What to do in Japan if…. You’re a Kid!

Traveling to Japan can take on a whole different perspective if you’re a kid. Most travelers from English-speaking countries are intrigued by the country’s different language, dress, architecture and customs, even in modern Japan. If you’re headed with your family to Nippon for a vacation or holiday after school gets out, here are some things that will help your kids learn about Japanese culture while having fun at the same time:  kids in japan

1. Ride a bullet train. Japan’s high-speed trains travel at speeds of up to 320 km/h (200 mph), pretty cool if you’re a kid. These trains are also an efficient way to tour the country.

2. Visit an electronics store. Some of the electronics stores in Tokyo are as big as a New York City or London apartment block. Plus, there stores have items that aren’t yet for sale overseas. They are a teenager’s paradise.

Autosave-File vom d-lab2/3 der AgfaPhoto GmbH3. Gaze at the neon lights. The neon billboards in Tokyo’s Shinjuku neighborhood are colorful, fanciful and intriguing, for kids of any age.

4. Master the art of origami. Japan’s paper art is a fascinating and fun way to learn about Japanese culture.

5. Sleep in a traditional Japanese accommodation. Sleeping on the floor, stand-up bath tubs, and paper walls: what’s not to love?

6. Sample ramen noodles. Ramen noodles, one of Japan’s favorite inexpensive foods, are available on practically every street corner. Slurp these delicious noodles with your kids. They’ll never want to have the grocery store variety again.

7. Visit a temple. The many Buddhist and Shinto temples, large and small, that dot the Japanese landscape combine art, religion and culture.

Going on holiday to Japan has plenty of exciting activities for the whole family!  When you look at the country for a child’s point of view, you might just see Japan in a whole new light.

Five reasons to visit the north of Japan

The beauty of Tohoku

Just fifteen minutes ago, before sitting down to write this, I was plunging into an outdoor hot-spring on the roof of my ryokan (Japanese Inn) watching the sun set over Sado Island, a lesser known destination off Japan’s north-west coast. With steam pouring into the cool air around me, I watched as the clouds and verdant hillside of Mount Kinpoku turned orange and then pink and purple as the sun dipped ever lower on the horizon, before finally disappearing into the distant Japan Sea. I was thoroughly lost in the moment, and I would have happily stayed that way had I not remembered that I was sharing this ‘magical moment’ with the four naked Japanese men who were also in the hot-spring. Strangely, and not necessarily for the better, I have grown all too accustomed to jumping into baths with naked strangers. Indeed, every night on my two week trip around Tohoku (northern Japan excluding Hokkaido) my companion and I have done as the locals do and finished off a long day of sightseeing with a dip in the onsen (hot-springs).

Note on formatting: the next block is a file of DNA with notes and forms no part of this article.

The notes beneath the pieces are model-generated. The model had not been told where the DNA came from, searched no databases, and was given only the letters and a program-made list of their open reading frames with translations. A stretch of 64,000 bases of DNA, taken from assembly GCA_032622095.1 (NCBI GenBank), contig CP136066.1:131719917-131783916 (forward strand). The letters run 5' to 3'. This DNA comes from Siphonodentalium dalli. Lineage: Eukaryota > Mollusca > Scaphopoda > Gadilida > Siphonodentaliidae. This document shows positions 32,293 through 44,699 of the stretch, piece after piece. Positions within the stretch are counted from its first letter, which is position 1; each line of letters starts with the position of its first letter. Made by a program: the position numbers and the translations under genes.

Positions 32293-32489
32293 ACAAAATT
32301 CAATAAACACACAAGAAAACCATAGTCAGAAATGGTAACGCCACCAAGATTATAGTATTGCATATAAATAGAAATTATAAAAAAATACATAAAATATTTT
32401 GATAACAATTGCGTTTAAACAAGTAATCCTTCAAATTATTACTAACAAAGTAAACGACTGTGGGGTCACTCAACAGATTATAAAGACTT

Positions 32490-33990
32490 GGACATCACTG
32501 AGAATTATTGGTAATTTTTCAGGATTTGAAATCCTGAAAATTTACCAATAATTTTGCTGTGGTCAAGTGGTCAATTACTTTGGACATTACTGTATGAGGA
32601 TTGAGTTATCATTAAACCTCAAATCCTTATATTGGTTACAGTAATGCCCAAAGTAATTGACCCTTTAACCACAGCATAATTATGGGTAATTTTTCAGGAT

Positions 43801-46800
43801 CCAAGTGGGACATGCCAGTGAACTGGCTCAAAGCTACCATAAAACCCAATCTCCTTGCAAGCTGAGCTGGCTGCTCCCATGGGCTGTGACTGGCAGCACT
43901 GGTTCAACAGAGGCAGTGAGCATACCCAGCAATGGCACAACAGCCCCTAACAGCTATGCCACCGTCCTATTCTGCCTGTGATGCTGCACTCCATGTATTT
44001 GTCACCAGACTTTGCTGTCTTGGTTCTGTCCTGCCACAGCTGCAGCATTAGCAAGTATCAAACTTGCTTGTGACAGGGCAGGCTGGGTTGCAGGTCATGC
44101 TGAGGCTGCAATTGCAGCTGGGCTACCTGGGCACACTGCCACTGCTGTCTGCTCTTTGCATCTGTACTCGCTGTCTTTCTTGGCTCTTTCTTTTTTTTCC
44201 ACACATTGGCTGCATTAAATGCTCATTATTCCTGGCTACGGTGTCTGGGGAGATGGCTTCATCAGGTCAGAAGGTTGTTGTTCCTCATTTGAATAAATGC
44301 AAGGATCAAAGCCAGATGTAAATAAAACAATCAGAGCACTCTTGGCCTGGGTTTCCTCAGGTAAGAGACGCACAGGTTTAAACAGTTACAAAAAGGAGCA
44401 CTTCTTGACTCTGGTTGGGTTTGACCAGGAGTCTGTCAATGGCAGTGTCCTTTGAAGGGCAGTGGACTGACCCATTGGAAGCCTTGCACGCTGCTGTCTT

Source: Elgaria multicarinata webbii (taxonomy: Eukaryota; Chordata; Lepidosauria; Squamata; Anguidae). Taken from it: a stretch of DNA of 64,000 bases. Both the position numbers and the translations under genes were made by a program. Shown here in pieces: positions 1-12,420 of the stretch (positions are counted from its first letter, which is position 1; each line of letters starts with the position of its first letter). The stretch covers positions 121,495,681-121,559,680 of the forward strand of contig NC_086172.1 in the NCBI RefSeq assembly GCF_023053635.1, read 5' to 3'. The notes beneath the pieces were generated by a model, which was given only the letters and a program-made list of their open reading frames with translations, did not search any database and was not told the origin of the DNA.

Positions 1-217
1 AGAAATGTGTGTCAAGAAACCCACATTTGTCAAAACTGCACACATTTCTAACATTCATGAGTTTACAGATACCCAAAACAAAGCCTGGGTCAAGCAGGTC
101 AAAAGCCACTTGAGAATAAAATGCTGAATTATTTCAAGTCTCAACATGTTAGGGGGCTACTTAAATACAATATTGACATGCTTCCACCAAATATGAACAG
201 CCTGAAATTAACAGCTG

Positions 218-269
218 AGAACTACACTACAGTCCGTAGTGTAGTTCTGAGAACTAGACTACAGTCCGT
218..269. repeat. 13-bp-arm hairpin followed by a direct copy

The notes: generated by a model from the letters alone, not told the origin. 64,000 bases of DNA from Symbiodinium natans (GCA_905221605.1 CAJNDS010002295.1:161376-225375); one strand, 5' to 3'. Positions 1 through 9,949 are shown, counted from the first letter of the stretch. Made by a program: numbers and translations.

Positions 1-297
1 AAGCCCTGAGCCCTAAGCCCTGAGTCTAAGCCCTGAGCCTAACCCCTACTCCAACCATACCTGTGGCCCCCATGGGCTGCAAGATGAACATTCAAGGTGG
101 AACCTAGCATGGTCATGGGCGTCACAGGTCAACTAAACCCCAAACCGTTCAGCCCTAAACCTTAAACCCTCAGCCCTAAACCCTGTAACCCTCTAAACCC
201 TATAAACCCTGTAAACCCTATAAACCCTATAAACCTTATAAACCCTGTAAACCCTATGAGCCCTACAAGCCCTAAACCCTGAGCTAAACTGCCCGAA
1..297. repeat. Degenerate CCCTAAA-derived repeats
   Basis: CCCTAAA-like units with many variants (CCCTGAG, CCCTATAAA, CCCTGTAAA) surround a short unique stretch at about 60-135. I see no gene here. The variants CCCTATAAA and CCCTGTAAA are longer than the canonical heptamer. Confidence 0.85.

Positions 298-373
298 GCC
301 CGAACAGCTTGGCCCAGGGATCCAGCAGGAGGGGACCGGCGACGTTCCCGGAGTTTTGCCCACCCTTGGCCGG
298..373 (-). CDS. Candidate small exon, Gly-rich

Yet this experience, as undeniably special as it was, has been only one among many. Which got me to thinking about what I like best about Tohoku.

A sample of what our nightly fare consisted of

Food! Food, food, food…. and food. At times it felt like we simply sightseeing in order to fill time until the next meal. Sure enough, delicious food can be found all over Japan but there is a plethora of local specialities in the north that make it different and exotic, even to a Japanese ‘foodie’ like myself. Staying in temples, hotels, and ryokans, every night has been a feast as artfully presented and as delicious as the one before. Fresh sashimi, whole crabs staring me in the face, tender slabs of marbled wagyu beef, oysters, nabe stews, noodles, tofu, black skinned pork, fried chicken, sushi… just to name a few.

A few shots from our time in the Ishinomaki area, still recovering and rebuilding from last year’s tsunami

A visit to one of the tsunami stricken areas is a harrowing experience but, for me, it was also one which inspired hope, reaffirmed my belief in the goodness of communities and their ability to come together in the face of disaster, and reminded me of just how many selfless organisations and individuals are working to rebuild the cities, houses, and neighbourhoods that were completely and utterly destroyed 19 months ago. The very short time that I spent volunteering in Ishinomaki is an experience that money simply can’t buy, and one that I would recommend to anyone with the desire to make a difference.

The nature of Nikko